Five years ago, Cheryl Hoffman’s life changed as she helped her then-Grade 6 daughter with homework.
Since Grade 1, Kersten had struggled with reading and writing. That night, the frustration led her to run from the room in tears.
Hoffmann had always suspected Kersten suffered from dyslex
ia, but years of working with psychologists and educators had failed to confirm her fears.
She followed Kersten to provide comfort.
"She was crying and asked, ‘Why am I so stupid?’" recalled Hoffman, who lives in Windsor Park. "It broke my heart."
Hoffmann promised her daughter that she would personally find a way to help.
That promise eventually led her to start a new business, KC Dyslexic Learning Centre, as well as the non-profit Friends of Dyslexia, which helps fundraise for children whose families can’t afford access to tutoring.
Hoffmann is now one of 10 Manitobans — and the only southeast Winnipegger — nominated in the education, training and mentorship category for the upcoming 2012 YMCA-YWCA Women of Distinction awards.
Following her promise to Kersten, Hoffman reached out to American dyslexia expert Susan Barton, and emerged with both a diagnosis and a method to help her daughter — only to have her daughter’s school explain they couldn’t help, as the method was not part of its approved curriculum.
So Hoffmann tutored Kersten herself. By Grade 8, Kersten was reading at the appropriate age level, while in Grade 6, she had been reading at a Grade 2 level.
Hoffmann, a trained computer programmer, said the decision to start KC Dyslexic Learning Centre was a "moral obligation."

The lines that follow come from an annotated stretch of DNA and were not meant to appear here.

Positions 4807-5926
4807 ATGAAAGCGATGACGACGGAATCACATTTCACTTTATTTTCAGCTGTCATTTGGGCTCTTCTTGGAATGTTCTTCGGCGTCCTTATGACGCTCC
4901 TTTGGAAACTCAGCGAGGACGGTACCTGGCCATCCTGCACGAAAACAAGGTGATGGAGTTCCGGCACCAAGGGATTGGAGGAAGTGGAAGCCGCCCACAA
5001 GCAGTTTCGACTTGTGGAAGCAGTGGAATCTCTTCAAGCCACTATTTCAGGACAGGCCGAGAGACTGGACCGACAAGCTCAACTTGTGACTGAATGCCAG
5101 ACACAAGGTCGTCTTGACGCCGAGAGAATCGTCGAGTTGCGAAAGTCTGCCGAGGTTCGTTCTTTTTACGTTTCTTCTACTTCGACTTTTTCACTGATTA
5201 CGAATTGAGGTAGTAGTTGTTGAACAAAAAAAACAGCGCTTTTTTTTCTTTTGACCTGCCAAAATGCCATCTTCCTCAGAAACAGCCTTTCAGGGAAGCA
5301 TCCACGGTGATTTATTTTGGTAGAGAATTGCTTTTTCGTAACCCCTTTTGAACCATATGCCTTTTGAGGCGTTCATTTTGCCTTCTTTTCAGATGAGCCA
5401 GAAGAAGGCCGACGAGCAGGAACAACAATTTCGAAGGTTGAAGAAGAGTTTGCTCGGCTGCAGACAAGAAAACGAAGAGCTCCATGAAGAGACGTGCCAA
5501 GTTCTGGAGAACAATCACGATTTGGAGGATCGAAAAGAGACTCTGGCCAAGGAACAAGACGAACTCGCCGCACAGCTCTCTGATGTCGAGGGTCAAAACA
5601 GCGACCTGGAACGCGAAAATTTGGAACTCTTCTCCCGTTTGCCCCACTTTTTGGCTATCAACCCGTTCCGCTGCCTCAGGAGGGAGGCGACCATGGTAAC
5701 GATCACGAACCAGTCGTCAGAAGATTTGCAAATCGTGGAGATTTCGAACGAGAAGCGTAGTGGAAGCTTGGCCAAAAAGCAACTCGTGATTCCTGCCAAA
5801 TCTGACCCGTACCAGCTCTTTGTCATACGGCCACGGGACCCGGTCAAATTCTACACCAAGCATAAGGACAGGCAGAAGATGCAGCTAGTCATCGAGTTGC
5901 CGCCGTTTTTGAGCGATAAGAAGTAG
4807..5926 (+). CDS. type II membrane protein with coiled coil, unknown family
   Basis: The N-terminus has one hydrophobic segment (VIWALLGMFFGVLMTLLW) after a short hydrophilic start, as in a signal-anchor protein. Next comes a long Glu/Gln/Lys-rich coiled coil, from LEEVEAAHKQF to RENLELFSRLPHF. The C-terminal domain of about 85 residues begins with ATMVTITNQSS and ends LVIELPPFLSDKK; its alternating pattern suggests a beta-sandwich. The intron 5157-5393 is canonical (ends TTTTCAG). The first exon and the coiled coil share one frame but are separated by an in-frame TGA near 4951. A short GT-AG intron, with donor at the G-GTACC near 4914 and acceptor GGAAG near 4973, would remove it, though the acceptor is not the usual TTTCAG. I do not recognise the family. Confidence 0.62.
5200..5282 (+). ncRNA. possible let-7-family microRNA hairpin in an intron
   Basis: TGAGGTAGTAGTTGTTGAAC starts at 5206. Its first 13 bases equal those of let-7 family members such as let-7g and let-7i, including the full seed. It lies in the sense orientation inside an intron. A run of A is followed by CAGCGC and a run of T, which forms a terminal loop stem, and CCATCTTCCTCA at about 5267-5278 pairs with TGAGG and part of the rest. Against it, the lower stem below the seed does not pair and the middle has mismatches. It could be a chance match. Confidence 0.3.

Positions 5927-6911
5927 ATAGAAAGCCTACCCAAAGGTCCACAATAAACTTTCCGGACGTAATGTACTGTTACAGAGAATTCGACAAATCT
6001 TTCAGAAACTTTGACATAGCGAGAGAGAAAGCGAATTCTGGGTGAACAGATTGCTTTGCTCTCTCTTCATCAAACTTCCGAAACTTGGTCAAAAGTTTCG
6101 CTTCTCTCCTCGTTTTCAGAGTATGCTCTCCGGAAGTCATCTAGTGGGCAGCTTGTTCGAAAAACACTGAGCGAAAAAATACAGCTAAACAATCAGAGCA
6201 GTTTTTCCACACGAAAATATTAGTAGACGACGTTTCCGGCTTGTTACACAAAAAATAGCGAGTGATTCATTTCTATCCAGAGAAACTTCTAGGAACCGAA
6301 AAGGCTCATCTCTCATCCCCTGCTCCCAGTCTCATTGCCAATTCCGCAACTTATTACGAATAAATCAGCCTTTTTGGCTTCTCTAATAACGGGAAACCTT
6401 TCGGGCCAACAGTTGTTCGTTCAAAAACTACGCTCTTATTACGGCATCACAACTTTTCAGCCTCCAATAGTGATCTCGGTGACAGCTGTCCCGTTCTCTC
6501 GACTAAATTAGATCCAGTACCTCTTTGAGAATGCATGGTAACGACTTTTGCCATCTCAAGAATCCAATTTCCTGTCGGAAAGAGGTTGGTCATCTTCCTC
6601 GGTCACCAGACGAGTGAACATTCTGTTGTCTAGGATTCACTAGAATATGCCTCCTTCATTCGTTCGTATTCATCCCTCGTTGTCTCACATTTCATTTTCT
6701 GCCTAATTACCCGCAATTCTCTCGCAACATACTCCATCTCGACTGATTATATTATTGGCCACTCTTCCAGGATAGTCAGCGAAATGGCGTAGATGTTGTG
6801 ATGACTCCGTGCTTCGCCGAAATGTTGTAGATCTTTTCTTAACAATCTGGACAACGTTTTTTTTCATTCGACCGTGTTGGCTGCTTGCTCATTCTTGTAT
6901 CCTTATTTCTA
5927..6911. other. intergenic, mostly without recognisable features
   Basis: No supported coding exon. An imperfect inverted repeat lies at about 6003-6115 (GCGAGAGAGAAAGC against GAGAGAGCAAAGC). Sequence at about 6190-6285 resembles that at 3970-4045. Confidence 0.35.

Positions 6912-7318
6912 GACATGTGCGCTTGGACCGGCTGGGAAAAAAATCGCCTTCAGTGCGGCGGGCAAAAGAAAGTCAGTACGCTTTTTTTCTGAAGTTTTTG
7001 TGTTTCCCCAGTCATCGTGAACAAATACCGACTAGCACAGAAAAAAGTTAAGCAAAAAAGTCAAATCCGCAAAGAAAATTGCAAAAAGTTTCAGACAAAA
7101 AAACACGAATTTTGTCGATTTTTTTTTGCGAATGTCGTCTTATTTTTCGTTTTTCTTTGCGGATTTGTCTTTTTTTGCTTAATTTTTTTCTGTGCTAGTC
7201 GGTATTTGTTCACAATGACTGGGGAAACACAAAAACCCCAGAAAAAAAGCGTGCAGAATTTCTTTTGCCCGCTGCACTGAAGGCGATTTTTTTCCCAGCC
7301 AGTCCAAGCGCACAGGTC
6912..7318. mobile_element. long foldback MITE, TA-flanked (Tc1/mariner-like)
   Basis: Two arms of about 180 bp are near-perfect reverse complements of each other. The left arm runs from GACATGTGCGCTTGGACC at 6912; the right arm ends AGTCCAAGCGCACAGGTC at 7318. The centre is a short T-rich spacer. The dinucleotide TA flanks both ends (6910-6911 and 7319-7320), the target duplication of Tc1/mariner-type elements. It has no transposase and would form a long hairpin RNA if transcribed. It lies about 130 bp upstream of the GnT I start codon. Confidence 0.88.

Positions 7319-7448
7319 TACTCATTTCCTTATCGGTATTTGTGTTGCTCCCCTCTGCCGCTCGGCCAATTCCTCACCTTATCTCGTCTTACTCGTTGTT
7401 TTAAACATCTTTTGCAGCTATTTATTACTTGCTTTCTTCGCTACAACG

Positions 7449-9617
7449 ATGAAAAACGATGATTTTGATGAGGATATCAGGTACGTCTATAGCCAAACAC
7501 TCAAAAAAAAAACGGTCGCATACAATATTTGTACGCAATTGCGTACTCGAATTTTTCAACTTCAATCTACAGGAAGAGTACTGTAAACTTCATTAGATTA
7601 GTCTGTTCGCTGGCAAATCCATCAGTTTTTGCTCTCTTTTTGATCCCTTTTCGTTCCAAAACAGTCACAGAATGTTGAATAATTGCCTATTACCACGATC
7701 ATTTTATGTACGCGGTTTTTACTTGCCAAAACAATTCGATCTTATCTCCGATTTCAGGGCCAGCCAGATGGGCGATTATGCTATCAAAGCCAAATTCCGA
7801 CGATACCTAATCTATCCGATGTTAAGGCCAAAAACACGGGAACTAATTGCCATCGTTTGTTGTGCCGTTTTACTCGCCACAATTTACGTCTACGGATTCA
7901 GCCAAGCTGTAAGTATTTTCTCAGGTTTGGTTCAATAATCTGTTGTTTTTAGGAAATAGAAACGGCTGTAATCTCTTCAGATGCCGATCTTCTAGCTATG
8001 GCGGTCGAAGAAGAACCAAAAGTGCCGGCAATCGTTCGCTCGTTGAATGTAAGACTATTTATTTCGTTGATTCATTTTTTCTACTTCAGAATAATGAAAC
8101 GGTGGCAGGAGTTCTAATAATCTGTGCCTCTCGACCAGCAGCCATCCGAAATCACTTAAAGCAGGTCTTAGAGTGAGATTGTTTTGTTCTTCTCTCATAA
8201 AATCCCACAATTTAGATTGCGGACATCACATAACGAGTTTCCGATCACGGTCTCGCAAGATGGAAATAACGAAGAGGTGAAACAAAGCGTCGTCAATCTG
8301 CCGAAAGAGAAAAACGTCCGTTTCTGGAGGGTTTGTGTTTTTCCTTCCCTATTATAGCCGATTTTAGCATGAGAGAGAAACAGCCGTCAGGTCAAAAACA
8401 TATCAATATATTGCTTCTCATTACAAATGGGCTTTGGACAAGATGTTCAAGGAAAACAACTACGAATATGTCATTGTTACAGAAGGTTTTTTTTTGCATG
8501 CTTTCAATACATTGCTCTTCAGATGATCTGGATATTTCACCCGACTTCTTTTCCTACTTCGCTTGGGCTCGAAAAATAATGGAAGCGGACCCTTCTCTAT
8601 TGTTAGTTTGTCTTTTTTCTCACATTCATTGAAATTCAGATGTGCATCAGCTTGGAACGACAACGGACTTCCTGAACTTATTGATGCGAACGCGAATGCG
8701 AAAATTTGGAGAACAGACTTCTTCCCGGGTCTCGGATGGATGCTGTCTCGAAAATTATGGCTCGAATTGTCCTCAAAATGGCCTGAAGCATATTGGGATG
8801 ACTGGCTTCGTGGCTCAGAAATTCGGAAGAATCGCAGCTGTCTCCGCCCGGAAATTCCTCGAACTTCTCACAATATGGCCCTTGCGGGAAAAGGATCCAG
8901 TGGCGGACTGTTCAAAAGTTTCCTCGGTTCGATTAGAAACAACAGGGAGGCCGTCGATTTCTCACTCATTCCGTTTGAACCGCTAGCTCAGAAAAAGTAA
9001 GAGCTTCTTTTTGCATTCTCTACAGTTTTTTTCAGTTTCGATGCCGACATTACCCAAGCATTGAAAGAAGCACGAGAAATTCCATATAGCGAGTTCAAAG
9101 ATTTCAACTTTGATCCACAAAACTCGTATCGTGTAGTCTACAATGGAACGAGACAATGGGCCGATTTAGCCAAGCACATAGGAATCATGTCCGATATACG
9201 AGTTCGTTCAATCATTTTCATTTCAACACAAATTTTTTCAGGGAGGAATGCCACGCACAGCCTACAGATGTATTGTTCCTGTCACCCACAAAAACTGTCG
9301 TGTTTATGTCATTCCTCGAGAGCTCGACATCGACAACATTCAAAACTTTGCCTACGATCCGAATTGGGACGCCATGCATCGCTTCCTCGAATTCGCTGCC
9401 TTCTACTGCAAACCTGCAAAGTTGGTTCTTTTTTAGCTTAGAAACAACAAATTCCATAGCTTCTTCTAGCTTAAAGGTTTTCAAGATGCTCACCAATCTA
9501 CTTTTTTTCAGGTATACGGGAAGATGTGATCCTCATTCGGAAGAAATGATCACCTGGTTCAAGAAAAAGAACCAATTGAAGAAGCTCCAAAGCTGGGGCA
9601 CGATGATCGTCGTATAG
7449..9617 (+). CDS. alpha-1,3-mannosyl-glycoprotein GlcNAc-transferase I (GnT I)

Although dyslexia — a language-processing disorder — is a recognized medical condition, there is very little help from the government in terms of funding or services.
"Dyslexic brains need a certain way to learn to read and spell," she said. "The reason I started this centre is no one would help."
That lack of funding is also why Hoffmann started Friends of Dyslexia.
"We have families that can’t afford to get help," she said.
Hoffmann was nominated for the Women of Distinction award by Marie Hopp, a tutor at the Learning Centre.
"Personally, to me, she’s been an inspiration," Hopp, a West End resident, said of Hoffmann.
Hopp commended Hoffmann for all she’s done to help Kersten, and praised her for raising awareness about dyslexia.
"There’s so many myths about it," Hopp said. "By getting more and more people to recognize it is learning disability, she’s making a world of difference."
Hoffmann said she was surprised that opening the centre, which is located in St. Boniface, would be viewed as an award-worthy accomplishment.
"I just feel like it was the right thing to do," she said, adding she often feels lucky.
"It’s bittersweet. (Kersten) had to struggle and go through it, but now we have this centre and are helping families."
The 2012 Women of Distinction Awards will be presented on Wed., May 2.